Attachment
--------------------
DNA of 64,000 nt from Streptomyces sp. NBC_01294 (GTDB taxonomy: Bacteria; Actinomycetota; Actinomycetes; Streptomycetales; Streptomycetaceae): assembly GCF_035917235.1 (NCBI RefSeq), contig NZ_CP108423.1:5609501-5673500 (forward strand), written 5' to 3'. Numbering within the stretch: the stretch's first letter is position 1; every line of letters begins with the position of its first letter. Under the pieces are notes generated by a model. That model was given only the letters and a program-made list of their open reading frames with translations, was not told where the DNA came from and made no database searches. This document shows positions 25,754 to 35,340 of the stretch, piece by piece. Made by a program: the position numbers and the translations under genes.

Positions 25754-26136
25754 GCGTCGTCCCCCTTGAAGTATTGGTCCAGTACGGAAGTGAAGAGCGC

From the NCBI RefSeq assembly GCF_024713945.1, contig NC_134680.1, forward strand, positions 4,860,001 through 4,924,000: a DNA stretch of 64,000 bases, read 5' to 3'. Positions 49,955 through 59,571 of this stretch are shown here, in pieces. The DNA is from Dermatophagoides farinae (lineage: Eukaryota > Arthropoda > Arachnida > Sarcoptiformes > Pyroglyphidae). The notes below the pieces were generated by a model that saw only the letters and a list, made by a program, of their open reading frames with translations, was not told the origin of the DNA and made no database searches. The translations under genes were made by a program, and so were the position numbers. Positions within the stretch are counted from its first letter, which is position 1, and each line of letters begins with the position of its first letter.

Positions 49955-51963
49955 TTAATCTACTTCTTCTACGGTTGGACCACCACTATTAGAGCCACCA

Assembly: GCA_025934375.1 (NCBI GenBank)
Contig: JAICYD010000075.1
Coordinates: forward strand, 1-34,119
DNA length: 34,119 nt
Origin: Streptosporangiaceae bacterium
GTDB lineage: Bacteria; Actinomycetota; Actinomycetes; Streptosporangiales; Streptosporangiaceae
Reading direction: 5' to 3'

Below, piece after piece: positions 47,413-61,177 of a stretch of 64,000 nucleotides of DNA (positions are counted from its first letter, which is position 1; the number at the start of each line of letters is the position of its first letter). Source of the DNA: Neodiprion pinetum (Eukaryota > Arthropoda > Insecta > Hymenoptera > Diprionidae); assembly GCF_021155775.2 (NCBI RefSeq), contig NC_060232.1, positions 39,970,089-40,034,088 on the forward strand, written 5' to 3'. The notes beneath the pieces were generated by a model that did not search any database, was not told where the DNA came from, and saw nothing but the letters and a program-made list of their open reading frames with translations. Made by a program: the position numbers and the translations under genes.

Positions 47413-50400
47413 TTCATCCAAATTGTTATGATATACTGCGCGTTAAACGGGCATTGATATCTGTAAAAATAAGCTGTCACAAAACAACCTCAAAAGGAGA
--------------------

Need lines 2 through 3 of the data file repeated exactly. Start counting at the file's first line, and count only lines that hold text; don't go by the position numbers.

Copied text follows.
Positions 25754-26136
25754 GCGTCGTCCCCCTTGAAGTATTGGTCCAGTACGGAAGTGAAGAGCGC